In defence of the software project, one of the main features is the addition of a game editor, so people can make their own games. I didn't look at any of that user-created content. But really, there's nothing unique about that game in terms of the "final boredom" portion. I honestly can't think of any computer game that I was excited about finishing. Even the venerable Ultima games lose my interest around the 90-95% mark. I think it's the lack of novelty and challenge: by that point, you've seen everything the game can do, your character is powerful enough to defeat any enemy with ease, and you're pretty certain that you know how the story will play out.

Anyway, I think I'll limit myself to 4 hours of LilyPond work each day -- and yes, I'll time myself. But first I'll finished writing another 3-4 blog posts, unpacking from Singapore (I still have two NUS t-shirts in their plastic wrapping, one keychain ornament unaccounted for, and a book unsorted), looking at paperwork for moving continents again, and organizing my files in preparation for a switch to a new laptop.

Recovered from trip

I managed to sleep for 8 hours within a 12-hour period for two days in a row, so I declare myself cured of jetlag. Granted, interrupting my sleep for dinner may strike some as less than ideal, but having odd sleep hours is par for me. The important thing is that I'm no longer waking up after 4 hours, desperately thirsty and/or exhausted yet unable to sleep again.

As promised, on the day after I got home, I went for a 10.6 km run. It was... well, part of me wants to say "pathetic", since it too me 59 minutes. On the other hand, I was very short on sleep, food, water, and energy. And there's lots of people who couldn't manage a 1-hour 10 km run even in the best of health. Still, I'm not happy with that time. But it took quite a bit of forcing myself to achieve even that -- I hit "the wall" (NB: this is a runner term, not a literal wall) at 8.5 km, and ended up running the final 10 minutes with a wide-eyed look of pain. It also took me three days to be able to ascend/descend stairs normally. That far exceeds by benchmark for having pushed enough.

It was quite neat, though. I woke up at 3:50am, just as the sky was starting to lighten. I had a very leisurely breakfast while reading emails and whatnot, then drove to the park at 6am. Driving a car after only taking transit in Singapore was a real treat -- no waiting, no crowds. Just you, the massive acceleration (in comparison to human movement), the freedom to point the car wherever you want (modulo the traffic laws)... yeah. I've never quite enjoyed driving so much as I did that morning; probably in part because I'd talked to a few people in Singapore about public transit and the North American love affair with cars. Yes, this might make me an evil planet-butchering capitalist pig, but I don't want to sacrifice driving for 10-15 minutes each week.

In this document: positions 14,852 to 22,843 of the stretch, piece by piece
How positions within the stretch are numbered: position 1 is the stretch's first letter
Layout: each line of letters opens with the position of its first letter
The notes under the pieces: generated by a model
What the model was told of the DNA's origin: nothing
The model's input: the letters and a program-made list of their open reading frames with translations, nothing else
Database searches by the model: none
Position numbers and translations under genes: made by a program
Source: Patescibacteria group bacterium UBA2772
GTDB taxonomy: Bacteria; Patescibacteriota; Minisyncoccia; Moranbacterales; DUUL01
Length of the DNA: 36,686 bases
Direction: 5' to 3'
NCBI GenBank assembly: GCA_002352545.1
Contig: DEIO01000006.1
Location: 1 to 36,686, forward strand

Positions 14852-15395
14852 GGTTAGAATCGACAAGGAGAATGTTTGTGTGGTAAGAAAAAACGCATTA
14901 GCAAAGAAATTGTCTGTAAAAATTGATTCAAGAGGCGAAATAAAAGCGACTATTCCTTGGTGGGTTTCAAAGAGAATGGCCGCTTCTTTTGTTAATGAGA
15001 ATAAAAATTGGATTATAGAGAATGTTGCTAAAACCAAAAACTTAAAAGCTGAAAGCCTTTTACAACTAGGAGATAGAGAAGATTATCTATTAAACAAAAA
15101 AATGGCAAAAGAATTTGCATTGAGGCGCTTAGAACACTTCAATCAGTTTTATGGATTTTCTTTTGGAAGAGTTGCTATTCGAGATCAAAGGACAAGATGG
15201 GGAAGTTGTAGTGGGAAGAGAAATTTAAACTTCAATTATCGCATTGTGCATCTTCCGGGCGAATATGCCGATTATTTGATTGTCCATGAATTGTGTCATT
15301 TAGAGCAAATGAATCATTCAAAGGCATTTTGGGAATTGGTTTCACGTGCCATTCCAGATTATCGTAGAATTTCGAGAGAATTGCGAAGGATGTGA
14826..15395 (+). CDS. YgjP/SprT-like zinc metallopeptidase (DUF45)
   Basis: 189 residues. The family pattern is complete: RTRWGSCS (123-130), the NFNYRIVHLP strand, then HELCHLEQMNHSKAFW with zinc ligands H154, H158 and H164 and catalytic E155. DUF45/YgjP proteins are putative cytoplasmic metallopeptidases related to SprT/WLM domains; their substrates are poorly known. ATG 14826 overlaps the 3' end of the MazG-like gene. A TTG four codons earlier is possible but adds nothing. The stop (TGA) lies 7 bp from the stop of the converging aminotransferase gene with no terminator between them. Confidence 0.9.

After the day after I got back, I didn't really do much. Ate when possible, slept when possible, played computer games, watched anime, and answered a few emails. Not productive in the least, but hey, I figured I deserved a week off.

Today I went for another run. My time was only 56 minutes -- I expected to have improved much more over my initial time, since I wasn't tired. However, I think the problem is my muscles, not my cardiovascular system. I wasn't the least bit out of breath this time, but I was still in pain. I could have pushed myself more and shaved off a few more minutes, but I was being sensible (for once) and decided that it really wasn't a good idea.

As I hobbled up and down the stairs at home, I started to wonder if my current running practices were good at all. I mean, even with my "not forcing myself", it'll still probably take a day to regain normal stair movement. I'm particularly troubled by my knees; they shouldn't be this stiff after a run.

I started looking at few webpages about running. It's no surprise that my posture is totally wrong, but as I read more, I encountered an idea I first heard while in Singapore (it must have been from a BBC documentary): barefoot running. The basic idea makes sense: when you run barefoot, you run completely differently than you run when you have shoes on. I mean, you'd never slam your bare heels down on concrete -- so why am I slamming my (slightly padded) shoed heels down on the ground? And humans evolved to run without shoes. Also, the world's best long-distance runners (Kenya, Ethiopia) tend to run barefoot.

There were other arguments about the kinesiology, looking at weight distribution, bone structure, etc etc, but I'm hopeless at biology so I didn't really pay attention to that. Granted, barefoot running tends to be practiced by hippies... but then again, I'm a hippie -- at least in the digital realm (open source is terribly hippieish) -- so hey, why not?

I think I'll give it a shot for the next two or three weeks. Not for long-distance running; it takes time to adjust to a new running style. I'll go to a track and practice there.

In other plans, I'll start seriously catching up on my LilyPond work tomorrow. I want to have most of the organizational stuff finished within two weeks, so I can move on to actual coding. Once that's under control -- or perhaps even before that, just to give me a break -- I'll revisit the MEWER game. With a few more bugfixes, it could be quite useful for people getting ready for the WCAMS summer music camp.